Air Compressor Review
In general an air compressor (gas compressor) is a machine that pressurizes or compresses air. The compressed air is is then delivered to the tool or machine or stored as potential energy in a pressure chamber or tank for later use. There are many industrial and consumer machines that will provide stored compressed or high volume kinetic air compression. These machines can divided into either positive-displacement or non-positive displacement types.
An air or gas compressor machines are typically powered by electrical motors, gas or diesel engines.
Positive displacement air compressors work by forcing air into a closed or sealed volume that reduces the volume to effect the compression. Reciprocating piston-type air compressors use this principle. They use valves similar to a reciprocating engine (four stroke) to draw ambient air in and then displace the air into a holding chamber through a one-way valve.
Air compressors used in high volume compressed gas industrial applications often have multiple stages. Each stage elevates the pressure of the air or gas. Also, multiple stage methods may be used for reliability.
The three principle machine methods to compress air are:
- Rotary Vane - Utilizes rotating vanes to displace and compress air or gas. Multiple and single stage designs are available.
- Screw Rotary - Use two screws similar to a drill bit and spin in synchronous and compress the air or gas. Multiple and single stage designs are available.
- Piston - Also called "Reciprocating Compressors" . Multiple and single stage designs are available. This type of air compressor is most commonly available to consumers through retail sources.
Industrial uses of air compressors include:
- To supply clean air into a storage scuba divers tank for breathing.
- To supply pressurized air to power and operate pneumatic tools.
- To supply large volumes of pressurized air for industrial processes and machines.
Rating or specifications of air compressors:
When specifying or determine your needs for an air compressor one need to know and understand their requirements. Air compressors are typically rated in CFM, PSI and the horsepower that is available to drive the compressor pump.
CFM = Cubic feet per minute. This and the operating PSI is the most important specification one needs to consider. Every industrial machine, tool, or compressed application used needs to investigated and the CFM requirements tallied. One needs to determine if these tool or industrial applications are going to be used simultaneously or individually. The total CFM required to operate these machines plus a safety factor needs to be understood so that the the air compressor can do the job it was meant to do. It is common practice to have a capacity of not less than 150% of maximum required CFM.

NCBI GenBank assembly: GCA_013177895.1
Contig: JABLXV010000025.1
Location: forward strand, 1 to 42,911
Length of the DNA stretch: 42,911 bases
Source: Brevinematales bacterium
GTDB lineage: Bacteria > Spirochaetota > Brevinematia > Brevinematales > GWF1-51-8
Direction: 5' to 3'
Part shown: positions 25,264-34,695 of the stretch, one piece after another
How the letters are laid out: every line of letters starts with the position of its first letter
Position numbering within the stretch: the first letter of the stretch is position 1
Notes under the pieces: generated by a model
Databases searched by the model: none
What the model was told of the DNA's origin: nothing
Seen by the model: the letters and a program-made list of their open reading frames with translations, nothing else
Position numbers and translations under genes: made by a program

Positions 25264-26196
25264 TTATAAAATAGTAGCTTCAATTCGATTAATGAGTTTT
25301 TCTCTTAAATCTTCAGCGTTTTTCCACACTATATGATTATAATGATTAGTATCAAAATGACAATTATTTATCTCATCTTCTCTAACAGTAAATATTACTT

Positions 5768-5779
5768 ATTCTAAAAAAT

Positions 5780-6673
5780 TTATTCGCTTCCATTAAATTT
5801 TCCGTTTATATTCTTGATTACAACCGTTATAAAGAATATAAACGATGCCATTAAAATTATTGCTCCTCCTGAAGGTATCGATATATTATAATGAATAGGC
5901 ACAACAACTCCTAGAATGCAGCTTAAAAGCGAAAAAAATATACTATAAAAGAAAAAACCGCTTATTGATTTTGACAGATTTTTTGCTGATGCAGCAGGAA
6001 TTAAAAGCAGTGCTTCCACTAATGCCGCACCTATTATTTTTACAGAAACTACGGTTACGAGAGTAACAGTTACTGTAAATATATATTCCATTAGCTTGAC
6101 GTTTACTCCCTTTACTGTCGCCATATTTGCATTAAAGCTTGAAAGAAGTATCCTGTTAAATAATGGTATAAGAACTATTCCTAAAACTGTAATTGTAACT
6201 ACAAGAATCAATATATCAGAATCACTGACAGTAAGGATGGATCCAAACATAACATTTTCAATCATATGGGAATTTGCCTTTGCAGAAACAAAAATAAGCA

Therefore: Total maximum CFM determined x 1.5 = Total CFM for the system (installed).
Typical hand tools will need between .3 CFM to 15 CFM to work properly. GO look at the equipment specifications or your owners handbook.
Note; Be aware that the size and length of the compressed air supply lines (pipes) should be sized properly as small and long pipes could result in an unacceptable pressure (PSI) and volume drop (CFM) due to pipe losses.
- Pipe Friction Within Pipe - Complicated
- Hazen-Willimas Method for Pipe Friction and Pressure Drop - Complicated
- Estimated Pressure Drop for Plastic Pipes - Simpler
- Flow Capacity, ANSI Schedule 40 Air - Simplest
Yes - Larger diameter (ID) and shorter pipes are better to prevent operating pressure and volume loss. ID = Inside Diameter
PSI - pounds per square inch. The is the rated pressure at the rated volume the air compressor will deliver. Most if not all air compressors will have a pressure regulator. One needs to determine the operating pressure of the machine tools used in the pneumatic system to specify (size) the air compressor correctly. Most hand tools and industrial machines will have a range of pressures in which they will operate efficiently.
HP = Horsepower. This is of particular interest as horsepower is a reasonably good indicator of how hard the air compressor will have to work to deliver the CFM and the rated pressure. In general this is also an indicator of the life span of any performance group of air compressors. When given a choice between two air compressors with the same rated CFM and PSI, usually the compressor with the highest HP will last the longest, however it will cost more.